March 02, 2012
In love with property?..............Buy with others to get a foothold
Australians who have a love for property and a desire to enter the market sooner may benefit from partnering up with another to purchase.
Bucking the trend of traditional shared ownership, de-facto couples, friends, relatives and work colleagues are joining financial forces to buy their first property in co-ownership with one another.
Buying property with someone you trust in a co-ownership agreement can help ease the challenge of applying for, and repaying a home loan. It may also enable first timers to enter the market sooner and to take advantage of low interest rates and a wide range of competitive home loan deals.
Partner up and pool funds to buy first propertySharing a home loan commitment with one or more people provides borrowers with the opportunity to split the cost of the property and the associated expenses, so that loan repayments are noticeably less than what they would be if they were buying solo. Another benefit is if the combined funds equate to a deposit of 20% or more of the purchase price, it will negate the need for lenders’ mortgage insurance.
Financing a co-ownership agreement is not all that different to traditional borrowing. Lenders will still look at the income, expenses, assets and liabilities of each borrower and expect regular lending criteria to be met such as good savings habits, steady employment history, clean credit record, etc.
If the borrowers are not a ‘couple’, some lenders may assess their loan approval based on higher, individual living costs.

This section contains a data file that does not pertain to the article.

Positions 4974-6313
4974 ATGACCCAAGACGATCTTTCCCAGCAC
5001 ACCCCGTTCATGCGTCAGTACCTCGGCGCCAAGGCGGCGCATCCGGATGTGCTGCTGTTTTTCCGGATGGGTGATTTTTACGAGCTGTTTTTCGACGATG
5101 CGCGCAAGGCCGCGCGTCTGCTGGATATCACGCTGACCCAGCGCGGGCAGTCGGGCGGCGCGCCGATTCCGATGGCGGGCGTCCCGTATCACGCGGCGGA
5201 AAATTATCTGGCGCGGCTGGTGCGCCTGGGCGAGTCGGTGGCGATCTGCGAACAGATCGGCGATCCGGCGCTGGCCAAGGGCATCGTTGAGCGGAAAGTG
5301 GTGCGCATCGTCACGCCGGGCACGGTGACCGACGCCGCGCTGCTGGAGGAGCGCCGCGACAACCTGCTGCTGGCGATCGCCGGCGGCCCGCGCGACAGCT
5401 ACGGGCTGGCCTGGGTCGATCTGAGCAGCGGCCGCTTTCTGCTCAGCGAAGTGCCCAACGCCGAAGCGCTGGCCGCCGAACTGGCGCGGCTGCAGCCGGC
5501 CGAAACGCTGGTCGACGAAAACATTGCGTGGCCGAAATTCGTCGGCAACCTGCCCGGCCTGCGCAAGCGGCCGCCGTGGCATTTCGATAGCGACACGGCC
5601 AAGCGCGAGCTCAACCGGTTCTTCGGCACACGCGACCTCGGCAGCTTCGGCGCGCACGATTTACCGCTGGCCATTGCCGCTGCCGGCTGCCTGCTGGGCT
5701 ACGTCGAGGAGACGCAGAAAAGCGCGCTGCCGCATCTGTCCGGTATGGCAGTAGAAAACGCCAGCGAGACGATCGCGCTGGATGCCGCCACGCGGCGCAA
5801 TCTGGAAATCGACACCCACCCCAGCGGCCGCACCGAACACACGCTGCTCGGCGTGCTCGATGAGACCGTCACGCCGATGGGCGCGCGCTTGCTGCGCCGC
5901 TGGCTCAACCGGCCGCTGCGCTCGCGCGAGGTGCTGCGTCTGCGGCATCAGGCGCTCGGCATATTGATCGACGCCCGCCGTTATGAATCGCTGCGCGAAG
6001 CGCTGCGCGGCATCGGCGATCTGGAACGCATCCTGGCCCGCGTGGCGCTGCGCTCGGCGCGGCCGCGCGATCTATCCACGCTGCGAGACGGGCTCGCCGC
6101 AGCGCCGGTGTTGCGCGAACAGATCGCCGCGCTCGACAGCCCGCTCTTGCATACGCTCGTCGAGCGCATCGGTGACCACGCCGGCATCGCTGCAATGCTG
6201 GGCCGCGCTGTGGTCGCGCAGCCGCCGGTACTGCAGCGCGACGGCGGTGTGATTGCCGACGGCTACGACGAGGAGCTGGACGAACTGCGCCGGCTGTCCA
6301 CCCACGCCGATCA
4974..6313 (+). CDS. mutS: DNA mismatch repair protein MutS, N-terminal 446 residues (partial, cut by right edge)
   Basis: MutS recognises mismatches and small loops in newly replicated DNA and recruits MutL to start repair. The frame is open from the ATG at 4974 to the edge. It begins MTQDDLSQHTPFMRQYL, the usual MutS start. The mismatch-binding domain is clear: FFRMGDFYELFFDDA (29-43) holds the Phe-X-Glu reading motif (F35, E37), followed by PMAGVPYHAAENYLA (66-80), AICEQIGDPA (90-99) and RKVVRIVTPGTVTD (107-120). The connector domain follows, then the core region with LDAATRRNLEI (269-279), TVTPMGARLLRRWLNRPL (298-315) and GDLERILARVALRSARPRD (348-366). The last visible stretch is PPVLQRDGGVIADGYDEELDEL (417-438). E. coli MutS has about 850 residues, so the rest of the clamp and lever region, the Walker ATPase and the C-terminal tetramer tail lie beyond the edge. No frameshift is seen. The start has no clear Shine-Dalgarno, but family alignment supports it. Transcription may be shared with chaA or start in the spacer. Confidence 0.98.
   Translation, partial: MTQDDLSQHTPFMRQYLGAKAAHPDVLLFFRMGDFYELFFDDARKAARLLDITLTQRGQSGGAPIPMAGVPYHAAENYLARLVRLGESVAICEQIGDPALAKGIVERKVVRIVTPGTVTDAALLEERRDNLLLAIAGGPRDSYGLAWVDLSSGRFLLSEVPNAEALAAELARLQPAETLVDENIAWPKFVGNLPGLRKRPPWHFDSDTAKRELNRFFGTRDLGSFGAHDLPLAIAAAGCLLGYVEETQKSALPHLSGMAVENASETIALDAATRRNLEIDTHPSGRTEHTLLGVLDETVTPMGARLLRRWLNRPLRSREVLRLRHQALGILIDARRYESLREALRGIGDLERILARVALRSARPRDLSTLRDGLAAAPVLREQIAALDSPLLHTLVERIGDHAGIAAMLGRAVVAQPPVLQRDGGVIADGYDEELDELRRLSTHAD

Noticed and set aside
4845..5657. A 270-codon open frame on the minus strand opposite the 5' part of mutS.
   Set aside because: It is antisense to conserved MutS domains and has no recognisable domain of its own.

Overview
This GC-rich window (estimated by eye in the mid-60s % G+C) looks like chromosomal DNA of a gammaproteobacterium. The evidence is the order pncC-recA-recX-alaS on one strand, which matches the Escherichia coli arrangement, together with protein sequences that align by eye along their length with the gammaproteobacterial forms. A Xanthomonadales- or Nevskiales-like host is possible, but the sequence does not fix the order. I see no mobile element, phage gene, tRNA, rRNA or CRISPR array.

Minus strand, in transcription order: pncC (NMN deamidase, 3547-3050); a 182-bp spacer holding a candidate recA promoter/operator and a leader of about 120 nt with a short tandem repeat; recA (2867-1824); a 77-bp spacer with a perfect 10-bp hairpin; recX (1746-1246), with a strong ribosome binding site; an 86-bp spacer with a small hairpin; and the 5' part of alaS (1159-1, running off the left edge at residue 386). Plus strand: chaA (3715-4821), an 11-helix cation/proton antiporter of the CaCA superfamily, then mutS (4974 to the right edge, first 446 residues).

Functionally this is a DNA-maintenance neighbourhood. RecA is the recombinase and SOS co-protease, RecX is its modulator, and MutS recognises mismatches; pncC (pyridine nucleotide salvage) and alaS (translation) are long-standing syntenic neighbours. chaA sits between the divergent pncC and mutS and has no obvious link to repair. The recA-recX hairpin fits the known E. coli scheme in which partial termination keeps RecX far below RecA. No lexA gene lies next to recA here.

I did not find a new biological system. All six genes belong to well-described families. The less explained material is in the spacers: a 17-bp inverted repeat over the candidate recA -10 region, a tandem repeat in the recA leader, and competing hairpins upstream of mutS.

In a co-ownership agreement the share of ownership can be split; that is rather than all parties owning all of the property together, they may own a percentage depending on their financial contribution. They may also be able to sell or transfer their share without having to sell the whole property.
Another advantage is lenders will allow the co-ownership loan to be structured in a way that allows each party to make a separate repayment to cover their share. However, most lenders will require all borrowers to be responsible for the entire debt. This means if one party is unable to contribute to the loan repayments on their share, the remaining party or parties will be expected to make up the difference.
That is why, as with any major financial transaction, it is important to seek independent legal and financial advice prior to signing a co-ownership contract. All parties must fully understand their rights and obligations under the co-ownership agreement.Property co-ownership certainly can help make property ownership more affordable for potential buyers assuming it is properly planned from the beginning. Clearly putting the ground rules in place from the start, preferably with the assistance of a solicitor drawing up a formal agreement, will go a long way to ensure all parties acknowledge their responsibilities and agree on unexpected contingencies.
For more information contact Richard Windeyer on 1800 01 LOAN or click here to "Book a Meeting"